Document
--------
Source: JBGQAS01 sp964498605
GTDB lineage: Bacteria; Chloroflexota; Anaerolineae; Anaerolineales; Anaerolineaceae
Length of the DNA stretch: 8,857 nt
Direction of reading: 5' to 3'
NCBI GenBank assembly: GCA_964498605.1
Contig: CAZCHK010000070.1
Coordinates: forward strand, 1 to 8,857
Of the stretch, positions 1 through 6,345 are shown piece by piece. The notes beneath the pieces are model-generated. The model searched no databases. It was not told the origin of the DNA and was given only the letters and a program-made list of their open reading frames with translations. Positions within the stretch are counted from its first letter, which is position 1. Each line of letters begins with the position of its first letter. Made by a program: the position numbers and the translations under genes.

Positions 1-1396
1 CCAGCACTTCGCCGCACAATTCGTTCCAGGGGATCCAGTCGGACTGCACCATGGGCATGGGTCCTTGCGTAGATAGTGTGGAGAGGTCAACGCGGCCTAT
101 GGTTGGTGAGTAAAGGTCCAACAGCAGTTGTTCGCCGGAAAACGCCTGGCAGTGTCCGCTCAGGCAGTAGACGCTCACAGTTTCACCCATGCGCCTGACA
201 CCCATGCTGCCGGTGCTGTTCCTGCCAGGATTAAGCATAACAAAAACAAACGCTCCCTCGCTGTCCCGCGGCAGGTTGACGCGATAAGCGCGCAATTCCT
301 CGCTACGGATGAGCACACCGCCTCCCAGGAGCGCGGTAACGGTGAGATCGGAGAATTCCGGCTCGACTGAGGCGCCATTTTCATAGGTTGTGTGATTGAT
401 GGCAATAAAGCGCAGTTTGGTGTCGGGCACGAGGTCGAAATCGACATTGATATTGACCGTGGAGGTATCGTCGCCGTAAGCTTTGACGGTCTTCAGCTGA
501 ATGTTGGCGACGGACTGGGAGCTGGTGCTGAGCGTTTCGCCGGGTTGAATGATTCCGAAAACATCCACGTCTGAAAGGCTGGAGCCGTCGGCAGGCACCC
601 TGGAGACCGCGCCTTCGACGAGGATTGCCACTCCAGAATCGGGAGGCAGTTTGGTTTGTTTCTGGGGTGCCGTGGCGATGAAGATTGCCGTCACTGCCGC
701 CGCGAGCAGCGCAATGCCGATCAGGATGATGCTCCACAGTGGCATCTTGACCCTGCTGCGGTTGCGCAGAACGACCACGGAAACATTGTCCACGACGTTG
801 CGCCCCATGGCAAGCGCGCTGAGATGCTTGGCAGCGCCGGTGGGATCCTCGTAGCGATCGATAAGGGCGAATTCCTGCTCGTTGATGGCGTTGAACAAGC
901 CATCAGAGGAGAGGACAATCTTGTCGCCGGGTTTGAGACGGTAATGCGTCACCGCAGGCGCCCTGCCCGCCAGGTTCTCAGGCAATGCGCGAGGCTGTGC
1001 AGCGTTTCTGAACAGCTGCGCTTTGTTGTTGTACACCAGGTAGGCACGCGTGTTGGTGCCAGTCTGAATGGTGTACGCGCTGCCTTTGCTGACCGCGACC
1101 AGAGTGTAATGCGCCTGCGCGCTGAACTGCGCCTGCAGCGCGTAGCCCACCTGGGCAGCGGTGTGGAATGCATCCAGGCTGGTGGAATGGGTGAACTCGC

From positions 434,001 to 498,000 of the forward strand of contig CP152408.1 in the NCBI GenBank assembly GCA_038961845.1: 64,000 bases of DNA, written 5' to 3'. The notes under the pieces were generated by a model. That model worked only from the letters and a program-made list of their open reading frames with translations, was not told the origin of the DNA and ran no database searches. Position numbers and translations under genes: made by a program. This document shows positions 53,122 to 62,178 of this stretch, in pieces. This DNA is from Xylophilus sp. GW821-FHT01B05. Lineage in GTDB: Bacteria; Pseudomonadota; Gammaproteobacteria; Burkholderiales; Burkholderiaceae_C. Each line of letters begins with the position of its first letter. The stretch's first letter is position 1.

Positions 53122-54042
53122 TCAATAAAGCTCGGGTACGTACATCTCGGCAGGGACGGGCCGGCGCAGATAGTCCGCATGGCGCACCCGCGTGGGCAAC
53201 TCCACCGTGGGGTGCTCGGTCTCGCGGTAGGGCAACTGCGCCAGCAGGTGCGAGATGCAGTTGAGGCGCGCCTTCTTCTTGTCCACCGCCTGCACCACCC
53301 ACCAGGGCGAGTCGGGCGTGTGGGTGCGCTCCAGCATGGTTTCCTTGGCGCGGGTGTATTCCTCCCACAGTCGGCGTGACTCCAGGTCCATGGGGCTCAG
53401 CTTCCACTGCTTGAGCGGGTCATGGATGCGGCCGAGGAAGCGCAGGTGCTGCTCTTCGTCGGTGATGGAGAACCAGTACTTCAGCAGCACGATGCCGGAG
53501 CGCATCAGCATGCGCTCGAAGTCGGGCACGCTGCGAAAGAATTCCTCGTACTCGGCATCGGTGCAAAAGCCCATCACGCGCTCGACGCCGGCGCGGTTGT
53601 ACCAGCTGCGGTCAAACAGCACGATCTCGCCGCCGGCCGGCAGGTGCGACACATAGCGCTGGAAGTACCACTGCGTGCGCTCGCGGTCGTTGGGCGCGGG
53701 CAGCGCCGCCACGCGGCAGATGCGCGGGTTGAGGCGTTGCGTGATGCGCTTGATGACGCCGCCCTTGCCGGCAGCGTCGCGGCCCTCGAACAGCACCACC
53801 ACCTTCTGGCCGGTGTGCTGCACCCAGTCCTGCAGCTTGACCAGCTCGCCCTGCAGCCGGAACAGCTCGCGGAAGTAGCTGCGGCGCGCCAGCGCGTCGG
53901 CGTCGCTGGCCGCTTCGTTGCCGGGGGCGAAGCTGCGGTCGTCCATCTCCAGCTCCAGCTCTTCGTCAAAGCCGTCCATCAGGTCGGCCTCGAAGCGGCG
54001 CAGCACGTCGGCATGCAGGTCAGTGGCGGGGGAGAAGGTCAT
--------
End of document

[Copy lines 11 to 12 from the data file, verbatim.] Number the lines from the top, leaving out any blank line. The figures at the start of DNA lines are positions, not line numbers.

101 GGTTGGTGAGTAAAGGTCCAACAGCAGTTGTTCGCCGGAAAACGCCTGGCAGTGTCCGCTCAGGCAGTAGACGCTCACAGTTTCACCCATGCGCCTGACA
201 CCCATGCTGCCGGTGCTGTTCCTGCCAGGATTAAGCATAACAAAAACAAACGCTCCCTCGCTGTCCCGCGGCAGGTTGACGCGATAAGCGCGCAATTCCT